Feeds:
Posts
Comments

We haven’t had time to address this yet in the new calendar year, but the start of January seems like a good time to remind you of the rules of this blogging game. Writing three blog posts per week is not easy, and inevitably, over the course of the year, a few people cut corners in ways that seem harmless at the time but will do serious damage to your grade later. This post is meant to help you avoid that fate.

I expect that everything you’re writing on your blog is written by  you. If you’re quoting something, use the “quotation” button on WordPress (next to the numbered list button), and don’t expect to get word-count credit for those words.

If you copy material from somewhere else online and paste it into your post, even if you change the wording a little, that’s plagiarism. If you’re confused about this at all, please consult the page on Canvas called “Academic Dishonesty.” Hey, here’s a link.

Two Videos, One Post

Someone asked me how you go about embedding multiple videos from YouTube into the same post, and I thought others might like to know as well. Here’s what the WordPress Help Center says, though I haven’t tried it myself. Let me know if it works.

Setting Your Time Zone

Are your blog posts showing the wrong time? You probably want it to be correct, if you’re ever in the position of posting on a Sunday, and needing that post to count for the right week.

back-to-the-future-machine

If it’s not showing the right time, go to your Settings. “Timezone” automatically sets to “0,” but you want “UTC-5” for US Central Time.

Blogging 101

Here are a few things you’ll want to do in an average post:

  • Your voice should really come through on these posts. To paraphrase Montaigne, the subject of your blog is you. Your thoughts on psychology, or running, or cooking, or whatever.
  • Incorporate what others are saying about your topic. When you do this, include a link. Like this.
  • Embed a video from YouTube into your post. Like that.

For other questions, I’d suggest clicking on the “Blogging 101” category off to the right. Let me know if there’s something you’d like to be able to do, but can’t figure out how.

This is the first of the semi-regular posts I’ll do, highlighting some of the interesting work happening on the AP Lang blogs.

RunSingSmile reflects on the pros and cons of listening to music while running. Yes, there are cons:

 I’ve tried both, and after a run where I’m constantly listening to my iPod, I don’t feel as content or peaceful as I do when I run in silence. Running has a meditative quality. When my mind is free to wander and it’s not being bombarded by music, my worries and stresses fall away with each step I take, and I’m able to appreciate the beauty that surrounds me on a beautiful day.

 

Meanwhile, on other blogs…

BeyondClutch was relieved by the Hawkeyes’ win over Minnesota… which tells you all you need to know about 2012 Iowa football so far.

On It’s Whatever, Meghan responds to the presence of eigth-graders–eighth-graders!–wandering the halls of Kennedy.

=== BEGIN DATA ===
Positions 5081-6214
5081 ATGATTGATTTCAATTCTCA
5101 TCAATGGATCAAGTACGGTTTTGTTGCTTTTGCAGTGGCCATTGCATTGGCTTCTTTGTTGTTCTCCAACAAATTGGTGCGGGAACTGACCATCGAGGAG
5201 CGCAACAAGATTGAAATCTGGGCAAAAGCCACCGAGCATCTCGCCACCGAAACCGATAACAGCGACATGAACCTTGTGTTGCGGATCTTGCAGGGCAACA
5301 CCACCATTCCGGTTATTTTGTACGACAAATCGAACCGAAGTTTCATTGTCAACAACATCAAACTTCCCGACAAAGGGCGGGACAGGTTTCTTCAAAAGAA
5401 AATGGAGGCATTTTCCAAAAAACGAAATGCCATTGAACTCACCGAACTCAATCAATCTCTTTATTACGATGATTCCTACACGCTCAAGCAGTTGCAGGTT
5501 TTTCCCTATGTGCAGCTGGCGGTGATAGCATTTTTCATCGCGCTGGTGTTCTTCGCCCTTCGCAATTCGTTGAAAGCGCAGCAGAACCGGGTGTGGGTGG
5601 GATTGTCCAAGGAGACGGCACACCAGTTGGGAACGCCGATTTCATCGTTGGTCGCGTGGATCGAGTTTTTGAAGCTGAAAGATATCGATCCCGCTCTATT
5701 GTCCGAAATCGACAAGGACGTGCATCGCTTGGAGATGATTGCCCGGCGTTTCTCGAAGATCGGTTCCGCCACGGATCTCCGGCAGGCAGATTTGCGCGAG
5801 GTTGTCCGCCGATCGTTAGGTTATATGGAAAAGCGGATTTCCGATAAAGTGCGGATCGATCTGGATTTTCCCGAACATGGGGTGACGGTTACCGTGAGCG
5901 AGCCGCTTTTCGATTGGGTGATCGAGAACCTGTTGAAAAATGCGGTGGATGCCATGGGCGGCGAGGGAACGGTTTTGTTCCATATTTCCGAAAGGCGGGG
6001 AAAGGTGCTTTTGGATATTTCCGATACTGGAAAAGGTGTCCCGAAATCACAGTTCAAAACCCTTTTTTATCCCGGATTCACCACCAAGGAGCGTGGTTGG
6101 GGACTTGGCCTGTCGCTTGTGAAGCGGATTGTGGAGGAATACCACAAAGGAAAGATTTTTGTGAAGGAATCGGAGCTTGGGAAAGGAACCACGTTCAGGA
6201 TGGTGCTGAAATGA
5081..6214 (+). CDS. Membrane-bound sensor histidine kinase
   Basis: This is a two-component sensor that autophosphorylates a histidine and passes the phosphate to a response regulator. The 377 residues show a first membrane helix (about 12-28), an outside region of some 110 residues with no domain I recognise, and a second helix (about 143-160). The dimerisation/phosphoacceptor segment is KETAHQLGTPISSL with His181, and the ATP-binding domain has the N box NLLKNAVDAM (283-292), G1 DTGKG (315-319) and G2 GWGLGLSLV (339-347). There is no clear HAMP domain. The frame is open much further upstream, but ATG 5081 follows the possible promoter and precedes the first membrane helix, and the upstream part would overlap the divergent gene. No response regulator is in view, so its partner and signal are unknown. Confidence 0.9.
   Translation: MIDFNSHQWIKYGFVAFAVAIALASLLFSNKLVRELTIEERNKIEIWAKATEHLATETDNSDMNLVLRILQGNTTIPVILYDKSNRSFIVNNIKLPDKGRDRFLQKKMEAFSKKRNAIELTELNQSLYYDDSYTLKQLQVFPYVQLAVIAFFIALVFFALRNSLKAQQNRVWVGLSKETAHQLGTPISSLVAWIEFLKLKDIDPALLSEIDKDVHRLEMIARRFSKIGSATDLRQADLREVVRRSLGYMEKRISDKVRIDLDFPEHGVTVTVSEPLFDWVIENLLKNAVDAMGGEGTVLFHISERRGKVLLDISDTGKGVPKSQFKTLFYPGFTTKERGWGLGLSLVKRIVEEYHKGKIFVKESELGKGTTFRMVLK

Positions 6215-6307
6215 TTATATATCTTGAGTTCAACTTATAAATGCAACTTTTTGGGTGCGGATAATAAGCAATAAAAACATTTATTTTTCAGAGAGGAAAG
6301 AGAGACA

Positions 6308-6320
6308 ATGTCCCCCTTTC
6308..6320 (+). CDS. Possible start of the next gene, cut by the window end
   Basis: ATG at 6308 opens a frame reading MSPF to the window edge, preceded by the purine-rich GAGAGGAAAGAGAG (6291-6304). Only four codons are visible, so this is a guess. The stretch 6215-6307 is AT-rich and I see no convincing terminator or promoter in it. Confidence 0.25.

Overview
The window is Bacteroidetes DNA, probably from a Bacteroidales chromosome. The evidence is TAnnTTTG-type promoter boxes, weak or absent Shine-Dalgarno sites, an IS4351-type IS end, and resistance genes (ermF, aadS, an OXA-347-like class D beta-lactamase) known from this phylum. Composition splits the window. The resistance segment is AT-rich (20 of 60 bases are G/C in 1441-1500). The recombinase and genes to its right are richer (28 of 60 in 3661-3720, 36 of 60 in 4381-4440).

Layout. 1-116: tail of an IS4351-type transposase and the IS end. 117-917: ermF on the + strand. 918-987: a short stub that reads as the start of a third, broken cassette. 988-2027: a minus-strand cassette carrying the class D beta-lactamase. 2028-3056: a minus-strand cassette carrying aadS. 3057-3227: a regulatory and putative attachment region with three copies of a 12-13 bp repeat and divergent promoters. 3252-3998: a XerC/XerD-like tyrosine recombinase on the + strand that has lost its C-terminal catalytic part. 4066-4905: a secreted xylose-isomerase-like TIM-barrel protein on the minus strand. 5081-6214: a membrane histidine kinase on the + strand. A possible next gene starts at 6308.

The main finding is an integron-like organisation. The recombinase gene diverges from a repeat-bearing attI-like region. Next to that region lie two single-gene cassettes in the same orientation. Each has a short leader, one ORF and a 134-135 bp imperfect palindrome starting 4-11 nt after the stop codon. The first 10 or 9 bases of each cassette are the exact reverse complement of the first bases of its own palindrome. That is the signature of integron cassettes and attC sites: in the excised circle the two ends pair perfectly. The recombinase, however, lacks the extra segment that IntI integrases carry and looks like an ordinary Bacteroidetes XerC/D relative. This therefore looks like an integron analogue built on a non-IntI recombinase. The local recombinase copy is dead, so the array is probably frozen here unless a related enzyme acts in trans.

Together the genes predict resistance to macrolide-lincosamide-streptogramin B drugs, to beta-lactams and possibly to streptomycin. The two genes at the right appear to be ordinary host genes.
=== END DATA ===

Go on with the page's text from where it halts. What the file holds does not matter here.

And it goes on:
And on the Fancy Popular News, an anonymous blogger wonders why celebrities can’t learn to drive.

Finally, Zappy critiques YA lit. But she’s winking while she says it, so I’m not sure she’s serious.

The Conversation

Now that we’ve been blogging for a few weeks, I’ve had a chance to lay my eyes on every single blog, if not every single post. I’ve commented on some of them directly, posted some comments on PowerSchool (see Blog Check 1), and talked to some people in person. I like most of what I’ve seen so far. However, there’s one aspect of the blog assignment that I think some of you are still missing…

Step back and look at your blog. Ask yourself: does my blog reflect that I’m participating in ongoing conversations beyond my blog? If not, what conversations are out there right now related to my chosen topics? What websites/blogs might provide an opportunity to read stories related to those conversations?

Add some links to your sidebar. Link to stories in your posts. It doesn’t have to be every post, but it should be at least half of what you’re doing on the blog.

Again, I like where we’re at; I just want to nudge some of you a little.

Over on the right, you’ll see what I hope are some helpful links. I’ve given a list of some professional bloggers, in case the form is new to you. I also included links to some bloggers from years past, though I’ve not yet updated that with any ’11-’12 AP Lang bloggers. Also, along the top, there are tabs that will take you to the general assignment guidelines, and to a general statement of purpose for the blog assignment.

Please create a link to this page in the sidebar of your own blog. When I get around to it, there will be a complete list of ’12-’13 AP Lang bloggers down the right-hand side, which will give you access to the blogs of your classmates. Until I do that, your blog will only be accessible to those you give your blog address to, or those who randomly happen upon it (which is unusual for a brand-new blog).

I will use this blog to post blog-related announcements, give tips on how to do what you’re doing, and to highlight particularly good work on student blogs. So check in now and again.